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  • mtman2 October 4, 2018, 2:22 pm

    The term “feral dog pack” is indicative of the propensity of domestic dogs to follow ancestor insincts and will also kill everything insight= even people- is why there’s license+leash laws w/total responsibility of the owner to be in full control of their dog “At all times”.
    ie- the canine instinct to kill remains even if innately.
    Tho yes- hand raised any animal can be extremely friendly – however as they say “a Tiger is a Tiger ” in the final analysis and fully equiped so.
    And so goes any canine- esp in pack mode…

  • Andrew N. October 2, 2018, 12:23 am

    Growing up, all I knew was offhand shooting. I wandered grassy hills with few, if any trees, so I always thought using a rest of any kind was cheating. I was a fairly good shot, impressing novice friends and the very experienced shooters I met as well. All that being said, a 250 yard offhand shot on a coyote would be impressive. Especially since they move. If you are shooting offhand using a scope with any kind of magnification the crosshairs often look like they are waving all over on long shots. I was always an open-sight guy until I got older eyes, and now good scopes and steady rests are all I use over 50 yards. I’m sure there are people who can make that kind of shot, I’ve just never seen one.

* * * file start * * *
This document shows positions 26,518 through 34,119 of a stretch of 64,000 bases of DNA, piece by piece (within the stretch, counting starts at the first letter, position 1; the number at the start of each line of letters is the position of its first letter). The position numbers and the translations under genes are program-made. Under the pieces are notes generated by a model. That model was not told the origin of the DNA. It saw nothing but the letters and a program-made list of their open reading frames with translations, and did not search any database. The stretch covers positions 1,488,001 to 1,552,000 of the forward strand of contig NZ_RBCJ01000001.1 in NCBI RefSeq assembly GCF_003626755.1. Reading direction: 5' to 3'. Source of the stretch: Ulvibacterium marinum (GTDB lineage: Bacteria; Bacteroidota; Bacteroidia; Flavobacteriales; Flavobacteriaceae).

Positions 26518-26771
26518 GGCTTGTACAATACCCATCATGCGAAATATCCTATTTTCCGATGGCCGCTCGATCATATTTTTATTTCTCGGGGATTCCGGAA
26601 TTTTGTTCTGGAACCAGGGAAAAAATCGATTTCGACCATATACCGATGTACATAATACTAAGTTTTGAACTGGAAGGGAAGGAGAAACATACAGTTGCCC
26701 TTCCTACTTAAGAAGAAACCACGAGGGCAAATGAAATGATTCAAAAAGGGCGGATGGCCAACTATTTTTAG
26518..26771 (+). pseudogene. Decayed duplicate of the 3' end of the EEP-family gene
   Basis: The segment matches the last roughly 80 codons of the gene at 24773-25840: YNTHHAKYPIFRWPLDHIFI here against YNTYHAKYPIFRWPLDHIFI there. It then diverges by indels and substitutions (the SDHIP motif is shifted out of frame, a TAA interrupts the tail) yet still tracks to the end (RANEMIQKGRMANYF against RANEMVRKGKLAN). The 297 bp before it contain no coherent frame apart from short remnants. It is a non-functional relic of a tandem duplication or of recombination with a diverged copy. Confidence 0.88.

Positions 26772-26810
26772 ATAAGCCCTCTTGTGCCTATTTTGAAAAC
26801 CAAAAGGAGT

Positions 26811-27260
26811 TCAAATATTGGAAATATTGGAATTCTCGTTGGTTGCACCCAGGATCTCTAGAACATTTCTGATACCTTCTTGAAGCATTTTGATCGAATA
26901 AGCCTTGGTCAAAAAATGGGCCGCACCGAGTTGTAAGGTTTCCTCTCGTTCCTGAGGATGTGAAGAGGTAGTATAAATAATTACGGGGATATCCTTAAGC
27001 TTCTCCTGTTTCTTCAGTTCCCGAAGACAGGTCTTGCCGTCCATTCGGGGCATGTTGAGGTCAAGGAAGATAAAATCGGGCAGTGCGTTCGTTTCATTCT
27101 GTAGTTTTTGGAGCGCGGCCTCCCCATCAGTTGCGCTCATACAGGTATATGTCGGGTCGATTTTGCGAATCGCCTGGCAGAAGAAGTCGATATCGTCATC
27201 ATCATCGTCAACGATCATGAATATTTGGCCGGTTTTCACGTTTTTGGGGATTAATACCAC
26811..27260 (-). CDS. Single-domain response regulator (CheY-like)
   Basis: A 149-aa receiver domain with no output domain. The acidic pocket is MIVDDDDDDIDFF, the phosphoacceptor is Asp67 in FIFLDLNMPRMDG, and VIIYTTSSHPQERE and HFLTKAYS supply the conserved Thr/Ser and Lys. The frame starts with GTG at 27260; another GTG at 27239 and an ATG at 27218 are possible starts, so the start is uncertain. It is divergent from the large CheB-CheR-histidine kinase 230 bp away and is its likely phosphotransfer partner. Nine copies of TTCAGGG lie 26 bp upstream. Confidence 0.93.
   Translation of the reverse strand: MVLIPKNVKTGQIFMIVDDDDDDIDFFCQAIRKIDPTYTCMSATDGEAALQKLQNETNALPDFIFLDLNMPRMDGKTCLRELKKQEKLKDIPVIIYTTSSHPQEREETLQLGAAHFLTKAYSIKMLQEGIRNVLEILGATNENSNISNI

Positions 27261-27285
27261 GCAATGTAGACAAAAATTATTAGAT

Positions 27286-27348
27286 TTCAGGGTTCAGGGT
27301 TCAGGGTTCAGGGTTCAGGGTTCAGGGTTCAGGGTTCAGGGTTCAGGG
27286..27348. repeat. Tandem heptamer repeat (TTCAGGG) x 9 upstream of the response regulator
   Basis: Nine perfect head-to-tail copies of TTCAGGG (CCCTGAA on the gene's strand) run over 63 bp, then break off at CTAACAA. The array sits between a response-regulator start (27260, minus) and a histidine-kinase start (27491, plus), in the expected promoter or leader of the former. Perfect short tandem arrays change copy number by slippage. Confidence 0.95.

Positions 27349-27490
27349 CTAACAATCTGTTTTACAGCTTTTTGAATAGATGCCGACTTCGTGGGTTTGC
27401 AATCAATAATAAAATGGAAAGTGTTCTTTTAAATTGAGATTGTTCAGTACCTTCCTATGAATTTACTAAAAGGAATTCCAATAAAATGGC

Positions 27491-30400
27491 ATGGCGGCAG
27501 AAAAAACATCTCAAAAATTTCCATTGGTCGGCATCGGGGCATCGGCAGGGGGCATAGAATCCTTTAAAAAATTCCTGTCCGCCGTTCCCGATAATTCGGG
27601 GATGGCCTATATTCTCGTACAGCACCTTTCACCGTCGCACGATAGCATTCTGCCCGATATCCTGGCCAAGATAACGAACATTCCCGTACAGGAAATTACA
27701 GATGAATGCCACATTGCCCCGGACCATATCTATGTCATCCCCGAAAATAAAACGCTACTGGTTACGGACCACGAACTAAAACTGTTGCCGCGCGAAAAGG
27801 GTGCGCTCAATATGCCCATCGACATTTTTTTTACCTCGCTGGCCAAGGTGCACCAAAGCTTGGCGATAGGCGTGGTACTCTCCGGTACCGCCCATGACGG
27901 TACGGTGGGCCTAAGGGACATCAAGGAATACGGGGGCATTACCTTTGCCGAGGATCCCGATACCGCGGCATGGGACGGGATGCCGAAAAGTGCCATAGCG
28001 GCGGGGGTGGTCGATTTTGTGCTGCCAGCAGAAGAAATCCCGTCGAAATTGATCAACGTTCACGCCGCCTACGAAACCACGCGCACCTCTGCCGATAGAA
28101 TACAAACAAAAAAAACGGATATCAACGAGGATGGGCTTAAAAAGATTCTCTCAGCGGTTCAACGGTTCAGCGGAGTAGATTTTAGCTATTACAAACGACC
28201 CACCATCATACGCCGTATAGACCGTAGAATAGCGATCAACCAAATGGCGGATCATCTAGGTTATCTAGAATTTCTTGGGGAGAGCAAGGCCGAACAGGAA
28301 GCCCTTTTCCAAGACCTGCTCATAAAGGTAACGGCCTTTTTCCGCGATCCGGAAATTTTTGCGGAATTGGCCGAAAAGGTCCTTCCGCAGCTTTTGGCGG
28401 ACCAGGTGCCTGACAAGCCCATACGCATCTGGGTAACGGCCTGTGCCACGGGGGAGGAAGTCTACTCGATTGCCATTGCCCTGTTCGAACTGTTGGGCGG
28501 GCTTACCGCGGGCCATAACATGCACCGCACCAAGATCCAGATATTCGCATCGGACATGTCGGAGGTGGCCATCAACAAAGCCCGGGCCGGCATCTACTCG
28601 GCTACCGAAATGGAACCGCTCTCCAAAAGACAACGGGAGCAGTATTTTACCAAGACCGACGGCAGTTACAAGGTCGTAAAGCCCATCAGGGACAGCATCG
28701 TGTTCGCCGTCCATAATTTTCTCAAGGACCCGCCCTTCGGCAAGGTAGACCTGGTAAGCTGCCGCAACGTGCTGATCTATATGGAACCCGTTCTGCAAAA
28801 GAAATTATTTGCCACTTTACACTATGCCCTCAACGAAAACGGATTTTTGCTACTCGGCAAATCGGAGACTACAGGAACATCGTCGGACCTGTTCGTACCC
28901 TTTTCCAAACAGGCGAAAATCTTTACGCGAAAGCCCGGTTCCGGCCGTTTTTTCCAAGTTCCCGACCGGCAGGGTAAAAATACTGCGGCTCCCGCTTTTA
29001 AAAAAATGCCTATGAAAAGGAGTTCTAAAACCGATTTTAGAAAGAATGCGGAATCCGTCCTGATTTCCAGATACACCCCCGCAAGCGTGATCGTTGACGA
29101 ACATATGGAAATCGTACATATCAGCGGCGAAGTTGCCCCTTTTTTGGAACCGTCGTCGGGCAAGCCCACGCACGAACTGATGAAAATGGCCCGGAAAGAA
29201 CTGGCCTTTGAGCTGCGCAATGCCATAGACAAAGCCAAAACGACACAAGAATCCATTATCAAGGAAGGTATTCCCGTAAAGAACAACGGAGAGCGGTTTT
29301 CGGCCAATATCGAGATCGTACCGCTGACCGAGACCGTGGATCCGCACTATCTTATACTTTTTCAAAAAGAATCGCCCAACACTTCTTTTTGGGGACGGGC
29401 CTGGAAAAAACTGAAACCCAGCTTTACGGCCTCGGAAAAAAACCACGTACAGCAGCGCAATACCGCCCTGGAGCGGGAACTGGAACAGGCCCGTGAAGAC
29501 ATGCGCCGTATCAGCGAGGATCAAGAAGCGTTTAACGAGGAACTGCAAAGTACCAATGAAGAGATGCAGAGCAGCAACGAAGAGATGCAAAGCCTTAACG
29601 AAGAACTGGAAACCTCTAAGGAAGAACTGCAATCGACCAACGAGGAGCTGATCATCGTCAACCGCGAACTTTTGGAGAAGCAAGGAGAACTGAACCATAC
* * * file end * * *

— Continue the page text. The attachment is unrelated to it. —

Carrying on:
• maddog October 1, 2018, 3:22 pm

    mitch, your full of s–t.

  • Bobby October 1, 2018, 12:24 pm


    Your German shepherd is no where near the same. It may look slightly the same but absolutely not the same. What’s next sell you Ar’s cause they look like the evil M16 assault weapon.

    • Cyrus October 22, 2018, 7:39 am

      No Bobby – I’m not selling my AR’s. Those are reserved to protect me and my family from all Terrorists Foreign or Domestic. Pretty stupid analogy you stated.

  • Mad Mac October 1, 2018, 10:08 am

    After you have had your calves killed
    and your dog attacked by coyotes,
    you don’t feel so sorry for them.

    I do my best to kill every coyote that I see.

    • Bobby October 1, 2018, 12:20 pm

      Your German shepherd is no where the same. They may look slightly the same but no where near. Whats next sell your ARs cause they look like an evil M16 killing machine.

  • Don October 1, 2018, 9:48 am

    Sorry but to my way of thinking is that a coyote is a killing machine. In Wisconsin where I live they have decimated almost every creature where I live. No more woodchucks, pheasants, rabbits, chipmunks, skunks, and raccoons. Not to mention anyone who foolishly lets their pets outside in attended. I would rather have wolves than coyotes!

  • Mitch Spence October 1, 2018, 8:47 am

    If you can’t hit a coyote at up to 250 yds. with just a handhold you need to get rid or your rifle. Tripods and shooting sticks are for LA-Z-BOY hunters.